Australia under pressure to boost total refugee intake
Some members of Mr Abbott's party want to increase the number of refugees Australia accepts
Australia's Prime Minister Tony Abbott is under pressure to increase the country's total refugee intake.
Mr Abbott has said more Syrian asylum seekers would be let in but has stopped short of boosting overall refugee numbers.
But members of his own party, including several state premiers, have called for more to be done for refugees.
Assistant Treasurer Josh Frydenberg on Monday called for temporary housing of Syrian and Iraqi asylum seekers.
Mr Frydenberg said there was a good case for a Kosovo-type solution that would see Syrian and Iraqi refugees housed in Australia, then returned home once the countries were safe.
The Federal Opposition on Monday called for 10,000 additional places for refugees from the Middle East, with priority to be given to those from conflicts in Syria and Iraq.
Opposition Labor leader Bill Shorten also said the government should spend an extra $A100m ($69m; £45.6m) on aid for refugees.
The Liberal Premier of Australia's most populous state, New South Wales, Mike Baird, on Saturday challenged Mr Abbott to do more than just stopping refugees making their way to Australia by boat.
Mr Baird, left, is close to his Sydney colleague, PM Tony Abbott
Reacting to a photo of a Syrian child refugee recently found drowned on a Turkish beach, Mr Baird said he felt "sick with overwhelming sorrow" about the situation.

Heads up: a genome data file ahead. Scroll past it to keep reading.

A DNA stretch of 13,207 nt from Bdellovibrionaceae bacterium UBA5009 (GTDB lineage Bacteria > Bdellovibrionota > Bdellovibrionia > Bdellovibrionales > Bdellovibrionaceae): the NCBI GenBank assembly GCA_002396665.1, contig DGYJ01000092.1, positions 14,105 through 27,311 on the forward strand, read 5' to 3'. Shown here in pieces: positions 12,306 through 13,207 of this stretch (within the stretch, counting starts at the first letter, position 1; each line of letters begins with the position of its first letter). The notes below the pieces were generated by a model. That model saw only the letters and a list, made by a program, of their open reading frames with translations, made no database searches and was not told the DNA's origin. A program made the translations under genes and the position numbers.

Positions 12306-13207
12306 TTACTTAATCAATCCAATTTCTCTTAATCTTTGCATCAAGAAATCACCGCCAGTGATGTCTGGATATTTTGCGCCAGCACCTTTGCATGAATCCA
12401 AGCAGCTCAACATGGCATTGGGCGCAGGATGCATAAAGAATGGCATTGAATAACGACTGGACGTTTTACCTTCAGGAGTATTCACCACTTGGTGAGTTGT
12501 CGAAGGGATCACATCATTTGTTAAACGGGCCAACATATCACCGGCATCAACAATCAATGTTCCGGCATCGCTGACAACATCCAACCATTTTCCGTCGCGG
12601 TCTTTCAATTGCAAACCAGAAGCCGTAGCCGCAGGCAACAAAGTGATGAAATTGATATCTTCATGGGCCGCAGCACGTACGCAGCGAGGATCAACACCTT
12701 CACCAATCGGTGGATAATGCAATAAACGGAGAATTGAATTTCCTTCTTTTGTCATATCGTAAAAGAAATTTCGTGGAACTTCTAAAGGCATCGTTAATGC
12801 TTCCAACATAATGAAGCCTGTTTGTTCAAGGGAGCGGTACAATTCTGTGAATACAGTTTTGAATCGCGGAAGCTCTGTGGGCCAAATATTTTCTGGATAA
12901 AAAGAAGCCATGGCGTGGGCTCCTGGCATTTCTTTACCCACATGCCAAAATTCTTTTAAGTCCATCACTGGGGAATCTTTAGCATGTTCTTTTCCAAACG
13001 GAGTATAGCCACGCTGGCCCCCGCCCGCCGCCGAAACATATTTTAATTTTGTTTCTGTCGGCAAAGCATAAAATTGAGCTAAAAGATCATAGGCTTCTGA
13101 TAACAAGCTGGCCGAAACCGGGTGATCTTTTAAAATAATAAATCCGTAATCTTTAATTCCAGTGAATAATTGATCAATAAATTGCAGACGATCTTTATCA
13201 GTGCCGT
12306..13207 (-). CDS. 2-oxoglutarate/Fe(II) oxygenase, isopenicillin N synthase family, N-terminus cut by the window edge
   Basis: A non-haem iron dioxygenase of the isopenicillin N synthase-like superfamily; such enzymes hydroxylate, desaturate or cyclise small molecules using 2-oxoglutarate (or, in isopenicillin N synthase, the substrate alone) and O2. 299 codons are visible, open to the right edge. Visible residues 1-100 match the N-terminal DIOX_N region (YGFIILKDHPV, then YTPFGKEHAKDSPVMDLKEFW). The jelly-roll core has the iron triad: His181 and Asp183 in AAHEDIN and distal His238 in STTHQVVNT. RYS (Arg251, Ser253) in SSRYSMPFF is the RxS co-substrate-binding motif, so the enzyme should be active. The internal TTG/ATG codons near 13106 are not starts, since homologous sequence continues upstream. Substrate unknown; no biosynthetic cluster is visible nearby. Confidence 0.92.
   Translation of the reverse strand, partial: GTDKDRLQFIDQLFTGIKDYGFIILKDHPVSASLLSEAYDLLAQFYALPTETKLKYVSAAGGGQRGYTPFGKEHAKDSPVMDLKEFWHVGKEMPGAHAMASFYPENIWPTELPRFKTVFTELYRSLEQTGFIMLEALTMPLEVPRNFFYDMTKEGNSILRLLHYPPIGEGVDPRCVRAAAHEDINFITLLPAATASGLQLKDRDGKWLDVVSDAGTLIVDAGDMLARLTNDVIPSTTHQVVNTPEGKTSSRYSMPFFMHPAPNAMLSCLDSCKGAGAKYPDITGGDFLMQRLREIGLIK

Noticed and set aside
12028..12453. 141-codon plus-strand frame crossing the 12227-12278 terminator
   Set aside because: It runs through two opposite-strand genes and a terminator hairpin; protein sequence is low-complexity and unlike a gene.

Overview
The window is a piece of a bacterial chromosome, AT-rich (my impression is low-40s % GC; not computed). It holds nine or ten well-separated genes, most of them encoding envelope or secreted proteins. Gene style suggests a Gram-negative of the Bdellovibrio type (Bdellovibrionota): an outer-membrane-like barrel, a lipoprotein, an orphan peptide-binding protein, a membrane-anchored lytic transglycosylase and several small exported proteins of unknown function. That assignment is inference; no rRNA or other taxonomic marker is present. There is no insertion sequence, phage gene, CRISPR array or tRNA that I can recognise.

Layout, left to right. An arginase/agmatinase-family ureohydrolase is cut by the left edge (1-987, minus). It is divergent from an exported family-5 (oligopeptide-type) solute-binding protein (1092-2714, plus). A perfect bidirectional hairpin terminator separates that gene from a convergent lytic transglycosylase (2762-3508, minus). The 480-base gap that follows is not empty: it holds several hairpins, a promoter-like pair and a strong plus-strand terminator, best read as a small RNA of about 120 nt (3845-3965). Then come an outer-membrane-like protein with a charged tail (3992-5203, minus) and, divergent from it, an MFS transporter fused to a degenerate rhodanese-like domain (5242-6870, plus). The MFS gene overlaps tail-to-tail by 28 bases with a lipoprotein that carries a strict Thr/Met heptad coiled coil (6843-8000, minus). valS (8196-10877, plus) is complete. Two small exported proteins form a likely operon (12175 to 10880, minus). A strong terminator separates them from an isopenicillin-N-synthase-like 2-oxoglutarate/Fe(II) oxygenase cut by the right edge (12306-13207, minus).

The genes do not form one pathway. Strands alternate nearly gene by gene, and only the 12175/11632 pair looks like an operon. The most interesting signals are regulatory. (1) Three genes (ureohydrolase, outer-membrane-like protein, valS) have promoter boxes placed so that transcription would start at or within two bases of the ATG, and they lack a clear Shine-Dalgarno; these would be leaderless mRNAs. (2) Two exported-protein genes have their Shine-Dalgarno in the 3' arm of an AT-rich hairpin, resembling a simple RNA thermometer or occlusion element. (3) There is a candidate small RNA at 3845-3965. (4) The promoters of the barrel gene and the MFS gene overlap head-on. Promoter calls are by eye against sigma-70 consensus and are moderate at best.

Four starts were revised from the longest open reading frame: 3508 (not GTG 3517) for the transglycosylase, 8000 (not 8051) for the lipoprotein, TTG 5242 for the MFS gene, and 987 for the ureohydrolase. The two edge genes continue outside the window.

Mr Baird, a close colleague of Mr Abbott's, said it was a great thing that Australia was no longer seeing children drowning at sea after trying to get to Australia by boat with their families.
"But stopping the boats can't be where this ends ... I believe we should do even more. And we should do it now," he said, adding that he would talk to the Federal government about what could be done.
Australia detains any migrants trying to reach its shores by boat, and takes them to offshore processing centres to be resettled elsewhere.
Last week, the New York Times described the policy as "brutal".
The lightly-populated island state of Tasmania has also said it would accept an extra 500 refugees, with Liberal Premier Will Hodgman declaring "our door's open".
Australia has accepted about 4,500 people fleeing Syria's conflict, under its current commitment of 13,750 refugees for 2015.
Mr Abbott has claimed Australia is "already the most generous country in the world on a per capita basis when it comes to dealing with refugees through the UNHCR".
Several organisations have challenged that claim.
During a press conference on Sunday, the Prime Minister spoke of how horrified he was by the image of the drowned Syrian boy.
"No parent could fail to be moved by what we saw," he said.
"I have asked the Immigration Minister Peter Dutton to go urgently to Geneva to talk to the UN High Commissioner for Refugees on what more Australia can do to assist on the migration crisis that is being driven by the problems in the Middle East," he said.